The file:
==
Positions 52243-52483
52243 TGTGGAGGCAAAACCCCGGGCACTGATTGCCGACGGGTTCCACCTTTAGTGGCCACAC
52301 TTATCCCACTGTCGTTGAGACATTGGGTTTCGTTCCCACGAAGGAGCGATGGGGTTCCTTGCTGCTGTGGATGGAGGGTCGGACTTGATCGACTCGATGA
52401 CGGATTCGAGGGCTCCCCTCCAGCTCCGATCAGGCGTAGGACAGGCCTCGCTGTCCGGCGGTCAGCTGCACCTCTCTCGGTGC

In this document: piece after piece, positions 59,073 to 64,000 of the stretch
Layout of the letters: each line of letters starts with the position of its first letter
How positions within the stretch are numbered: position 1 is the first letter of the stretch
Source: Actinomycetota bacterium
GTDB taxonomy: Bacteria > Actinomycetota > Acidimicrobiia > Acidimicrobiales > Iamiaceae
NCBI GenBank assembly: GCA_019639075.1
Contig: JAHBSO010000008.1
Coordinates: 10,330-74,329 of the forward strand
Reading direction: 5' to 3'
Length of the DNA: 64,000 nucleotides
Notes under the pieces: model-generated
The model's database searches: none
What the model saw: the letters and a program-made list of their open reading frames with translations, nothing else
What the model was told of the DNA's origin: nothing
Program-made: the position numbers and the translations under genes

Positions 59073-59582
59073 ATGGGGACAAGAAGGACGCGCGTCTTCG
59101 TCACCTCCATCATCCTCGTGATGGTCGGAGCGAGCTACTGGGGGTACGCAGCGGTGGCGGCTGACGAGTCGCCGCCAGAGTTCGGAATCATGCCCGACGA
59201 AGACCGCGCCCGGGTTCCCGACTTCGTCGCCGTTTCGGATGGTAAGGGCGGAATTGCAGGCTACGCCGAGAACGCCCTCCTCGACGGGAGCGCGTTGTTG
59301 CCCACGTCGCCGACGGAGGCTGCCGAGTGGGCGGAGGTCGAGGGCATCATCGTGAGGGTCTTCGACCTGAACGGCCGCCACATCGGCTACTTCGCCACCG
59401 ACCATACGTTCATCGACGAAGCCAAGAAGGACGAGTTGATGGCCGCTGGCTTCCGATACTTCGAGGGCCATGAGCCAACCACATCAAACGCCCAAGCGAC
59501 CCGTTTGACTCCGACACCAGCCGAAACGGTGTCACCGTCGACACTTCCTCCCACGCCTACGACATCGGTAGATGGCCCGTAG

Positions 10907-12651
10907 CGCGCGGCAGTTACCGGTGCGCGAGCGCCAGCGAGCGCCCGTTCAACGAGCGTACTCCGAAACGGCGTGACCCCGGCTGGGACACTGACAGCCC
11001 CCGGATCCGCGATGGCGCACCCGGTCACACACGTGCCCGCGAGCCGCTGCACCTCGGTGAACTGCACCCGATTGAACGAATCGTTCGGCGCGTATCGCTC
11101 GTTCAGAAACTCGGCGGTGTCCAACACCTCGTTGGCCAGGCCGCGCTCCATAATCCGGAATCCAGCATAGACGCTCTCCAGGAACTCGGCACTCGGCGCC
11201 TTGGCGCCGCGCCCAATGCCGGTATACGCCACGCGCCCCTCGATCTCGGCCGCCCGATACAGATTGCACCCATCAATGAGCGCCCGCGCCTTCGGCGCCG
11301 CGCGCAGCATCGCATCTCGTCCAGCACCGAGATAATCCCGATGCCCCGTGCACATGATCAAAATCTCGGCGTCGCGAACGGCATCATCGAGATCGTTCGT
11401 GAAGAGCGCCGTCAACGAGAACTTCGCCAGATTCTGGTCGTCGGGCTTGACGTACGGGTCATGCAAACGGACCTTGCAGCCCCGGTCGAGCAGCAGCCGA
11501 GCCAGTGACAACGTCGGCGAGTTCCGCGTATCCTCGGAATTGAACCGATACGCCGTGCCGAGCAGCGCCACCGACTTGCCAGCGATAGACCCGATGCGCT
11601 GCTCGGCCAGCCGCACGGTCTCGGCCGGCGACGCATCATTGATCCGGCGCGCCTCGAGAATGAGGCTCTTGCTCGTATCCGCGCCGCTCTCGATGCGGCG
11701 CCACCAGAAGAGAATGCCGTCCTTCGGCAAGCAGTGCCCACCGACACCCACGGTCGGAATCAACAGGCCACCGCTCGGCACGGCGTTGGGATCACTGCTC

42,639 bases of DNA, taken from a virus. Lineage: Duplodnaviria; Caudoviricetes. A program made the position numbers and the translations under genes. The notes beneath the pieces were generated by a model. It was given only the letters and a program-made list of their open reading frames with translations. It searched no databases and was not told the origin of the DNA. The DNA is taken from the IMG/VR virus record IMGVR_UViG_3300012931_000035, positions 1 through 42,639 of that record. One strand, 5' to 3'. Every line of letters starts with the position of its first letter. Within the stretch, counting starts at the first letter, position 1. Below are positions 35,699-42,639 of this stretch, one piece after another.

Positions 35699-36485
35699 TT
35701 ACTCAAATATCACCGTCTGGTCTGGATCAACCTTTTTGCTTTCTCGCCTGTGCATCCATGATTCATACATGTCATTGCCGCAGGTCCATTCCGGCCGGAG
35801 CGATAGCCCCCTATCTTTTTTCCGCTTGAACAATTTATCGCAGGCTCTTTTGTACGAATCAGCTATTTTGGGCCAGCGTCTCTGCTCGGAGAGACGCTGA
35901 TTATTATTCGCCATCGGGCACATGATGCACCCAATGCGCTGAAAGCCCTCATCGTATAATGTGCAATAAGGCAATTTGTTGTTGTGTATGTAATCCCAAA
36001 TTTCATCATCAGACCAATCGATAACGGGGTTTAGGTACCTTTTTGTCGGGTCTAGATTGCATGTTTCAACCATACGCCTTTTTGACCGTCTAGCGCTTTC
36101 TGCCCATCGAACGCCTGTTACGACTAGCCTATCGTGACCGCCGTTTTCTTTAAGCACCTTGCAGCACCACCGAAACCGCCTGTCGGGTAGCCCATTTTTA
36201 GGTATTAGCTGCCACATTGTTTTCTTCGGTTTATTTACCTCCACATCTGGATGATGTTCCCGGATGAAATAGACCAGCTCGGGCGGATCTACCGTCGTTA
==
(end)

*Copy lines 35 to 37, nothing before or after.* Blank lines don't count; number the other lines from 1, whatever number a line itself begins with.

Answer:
11601 GCTCGGCCAGCCGCACGGTCTCGGCCGGCGACGCATCATTGATCCGGCGCGCCTCGAGAATGAGGCTCTTGCTCGTATCCGCGCCGCTCTCGATGCGGCG
11701 CCACCAGAAGAGAATGCCGTCCTTCGGCAAGCAGTGCCCACCGACACCCACGGTCGGAATCAACAGGCCACCGCTCGGCACGGCGTTGGGATCACTGCTC

42,639 bases of DNA, taken from a virus. Lineage: Duplodnaviria; Caudoviricetes. A program made the position numbers and the translations under genes. The notes beneath the pieces were generated by a model. It was given only the letters and a program-made list of their open reading frames with translations. It searched no databases and was not told the origin of the DNA. The DNA is taken from the IMG/VR virus record IMGVR_UViG_3300012931_000035, positions 1 through 42,639 of that record. One strand, 5' to 3'. Every line of letters starts with the position of its first letter. Within the stretch, counting starts at the first letter, position 1. Below are positions 35,699-42,639 of this stretch, one piece after another.